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  1. #81
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    "To me... trophy hunting IS the ethical thing to do. Harvest mature animals."

    To me yes. That is the ethical thing to do. Again as my post stated "to me, where I live", a place you hunt from Sept 1st thru Jan 15th and can harvest 7 deer
    The ethical thing to do is harvest mature animals. There is no reason to take younger deer. Doe or buck. Kids of course are another story.

  2. #82
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    I agree with you Montana. I have to admit when hunting for meat, I still won't kill a young buck and don't like to see some other hunter do that either. It happens.

  3. #83
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    confusing Musket man. I cannot make out what you are trying to state. Just do what makes you happy I guess.

  4. #84
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    Just wanted to say I'd ratter someone trophy hunt than what they do here shoot first thing they see just so they can say they got one an if your meat hunting whats wrong with doe or cow. I hunt for the hunt I know what I'm going to shoot when I see it, its not how big the antlers are or if it even has any its what it takes to get to that point in the hunt that matters.

  5. #85
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    I am both. Whether you trophy or meat hunting its still hunting. Being in the outdoors and that's what its all about. IMO

  6. #86
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    Doe Management Equals Deer Management


    By Kevin Holsonback, Wildlife Biologist, Black Warrior WMA

    What does “doe management” mean? Among most wildlife professionals, doe management is synonymous with antlerless deer harvest. Antlerless harvest should be one of the most important components of a deer management plan. While most hunters and clubs realize the importance of managing bucks on their property, many fail to realize the importance of managing antlerless deer as well. Many things can be accomplished with an adequate antlerless harvest, all of which ultimately affect the buck population. A balanced sex ratio, shorter and earlier breeding season, increased reproduction and recruitment, and improved herd health are a few of the objectives that can be met with proper antlerless harvest.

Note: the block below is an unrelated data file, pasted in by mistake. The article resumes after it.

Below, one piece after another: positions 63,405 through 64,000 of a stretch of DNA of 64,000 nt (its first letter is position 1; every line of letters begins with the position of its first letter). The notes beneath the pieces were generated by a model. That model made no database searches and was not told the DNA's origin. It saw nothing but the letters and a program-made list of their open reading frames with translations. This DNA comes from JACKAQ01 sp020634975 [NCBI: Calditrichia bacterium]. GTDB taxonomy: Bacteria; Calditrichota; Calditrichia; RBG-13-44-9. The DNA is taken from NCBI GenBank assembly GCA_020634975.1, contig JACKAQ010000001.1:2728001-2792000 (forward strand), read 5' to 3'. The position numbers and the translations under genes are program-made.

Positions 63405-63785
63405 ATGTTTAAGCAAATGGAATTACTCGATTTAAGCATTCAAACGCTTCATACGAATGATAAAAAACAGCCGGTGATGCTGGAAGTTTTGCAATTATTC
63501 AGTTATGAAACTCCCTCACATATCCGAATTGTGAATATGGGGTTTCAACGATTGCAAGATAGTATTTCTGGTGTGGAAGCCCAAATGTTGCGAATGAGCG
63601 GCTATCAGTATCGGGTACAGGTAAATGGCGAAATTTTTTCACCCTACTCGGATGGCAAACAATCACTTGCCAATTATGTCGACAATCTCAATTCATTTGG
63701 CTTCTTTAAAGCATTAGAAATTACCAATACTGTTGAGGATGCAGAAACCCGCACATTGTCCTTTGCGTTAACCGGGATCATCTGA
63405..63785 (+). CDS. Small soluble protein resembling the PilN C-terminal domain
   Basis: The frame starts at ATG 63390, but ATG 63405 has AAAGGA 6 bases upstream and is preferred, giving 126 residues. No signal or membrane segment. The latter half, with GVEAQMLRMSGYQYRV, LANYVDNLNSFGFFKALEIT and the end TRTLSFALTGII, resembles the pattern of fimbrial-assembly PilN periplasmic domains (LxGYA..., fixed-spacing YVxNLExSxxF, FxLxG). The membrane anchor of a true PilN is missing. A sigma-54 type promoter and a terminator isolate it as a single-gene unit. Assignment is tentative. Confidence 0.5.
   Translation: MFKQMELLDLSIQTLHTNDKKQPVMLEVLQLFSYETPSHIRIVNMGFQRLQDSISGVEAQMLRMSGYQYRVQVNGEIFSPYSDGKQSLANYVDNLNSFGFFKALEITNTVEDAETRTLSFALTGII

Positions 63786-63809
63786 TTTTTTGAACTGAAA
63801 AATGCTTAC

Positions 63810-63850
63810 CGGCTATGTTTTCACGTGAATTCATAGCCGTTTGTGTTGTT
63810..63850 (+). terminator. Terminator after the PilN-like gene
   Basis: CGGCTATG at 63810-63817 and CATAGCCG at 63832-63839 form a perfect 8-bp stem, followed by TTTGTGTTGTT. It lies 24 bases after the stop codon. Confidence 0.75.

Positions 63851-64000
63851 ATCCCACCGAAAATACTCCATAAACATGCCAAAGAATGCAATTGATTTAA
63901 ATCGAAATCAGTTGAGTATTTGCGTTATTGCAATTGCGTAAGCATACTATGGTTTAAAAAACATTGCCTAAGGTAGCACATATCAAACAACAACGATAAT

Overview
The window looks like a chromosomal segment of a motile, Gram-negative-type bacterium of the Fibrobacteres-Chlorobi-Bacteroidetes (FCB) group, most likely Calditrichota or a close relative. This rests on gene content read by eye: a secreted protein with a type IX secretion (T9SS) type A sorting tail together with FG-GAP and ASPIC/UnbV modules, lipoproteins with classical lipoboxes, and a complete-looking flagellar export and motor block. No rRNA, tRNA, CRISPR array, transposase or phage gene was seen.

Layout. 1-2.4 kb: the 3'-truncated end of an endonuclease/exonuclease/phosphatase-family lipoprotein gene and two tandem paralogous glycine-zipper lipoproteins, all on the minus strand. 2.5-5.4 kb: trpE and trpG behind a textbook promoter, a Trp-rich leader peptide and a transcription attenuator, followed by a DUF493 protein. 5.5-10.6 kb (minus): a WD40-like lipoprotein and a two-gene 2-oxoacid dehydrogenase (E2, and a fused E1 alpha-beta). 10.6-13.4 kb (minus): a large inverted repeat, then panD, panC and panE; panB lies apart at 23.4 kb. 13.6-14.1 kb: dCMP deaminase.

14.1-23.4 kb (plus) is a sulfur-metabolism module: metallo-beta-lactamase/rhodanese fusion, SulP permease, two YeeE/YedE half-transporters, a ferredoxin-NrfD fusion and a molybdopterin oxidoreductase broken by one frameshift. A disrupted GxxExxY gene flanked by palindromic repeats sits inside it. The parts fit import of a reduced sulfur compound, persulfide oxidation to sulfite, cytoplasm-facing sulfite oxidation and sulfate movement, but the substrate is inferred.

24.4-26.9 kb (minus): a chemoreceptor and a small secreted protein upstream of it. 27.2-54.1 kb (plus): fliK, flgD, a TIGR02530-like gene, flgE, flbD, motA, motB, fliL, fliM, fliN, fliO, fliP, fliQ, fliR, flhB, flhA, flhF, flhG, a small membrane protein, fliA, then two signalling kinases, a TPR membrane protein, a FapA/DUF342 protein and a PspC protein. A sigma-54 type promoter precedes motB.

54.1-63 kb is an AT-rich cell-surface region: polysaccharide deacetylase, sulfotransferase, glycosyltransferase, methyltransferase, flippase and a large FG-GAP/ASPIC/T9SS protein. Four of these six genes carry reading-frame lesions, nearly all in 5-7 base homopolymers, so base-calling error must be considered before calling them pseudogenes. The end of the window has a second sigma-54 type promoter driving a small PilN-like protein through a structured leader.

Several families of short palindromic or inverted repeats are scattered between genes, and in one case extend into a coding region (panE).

Wildlife biologists often encounter concerns about antlerless harvest recommendations when assisting private landowners and hunting clubs with developing deer management plans. Hunters and landowners are often reluctant to harvest does because they are afraid they do not have enough deer. This misconception can often be dissuaded with sound information concerning general deer biology and the affects of antlerless harvest.

    One population characteristic that is greatly affected by antlerless harvest is the adult sex ratio. Why is a balanced sex ratio important? If there are a disproportionate number of does in a deer herd, it is reasonable to assume all will not be bred in a timely manner. Many does will not breed and conceive on their first estrous cycle because there are not enough adult bucks in the population. These does may not be bred until their second, third or later estrus. The result is a long protracted breeding season. Also, these does will give birth later in the year than does that conceived during their first estrous cycle. These late summer, early fall born fawns typically encounter vegetation that is generally poorer in quality and quantity as it “hardens off” for winter. This causes most late born fawns to come out of their first winter in poorer condition than early born fawns. In addition, many late born bucks will have poorer antler development as 1˝ year olds than fawns born earlier in the year. With an extremely unbalanced sex ratio, some does may not breed at all.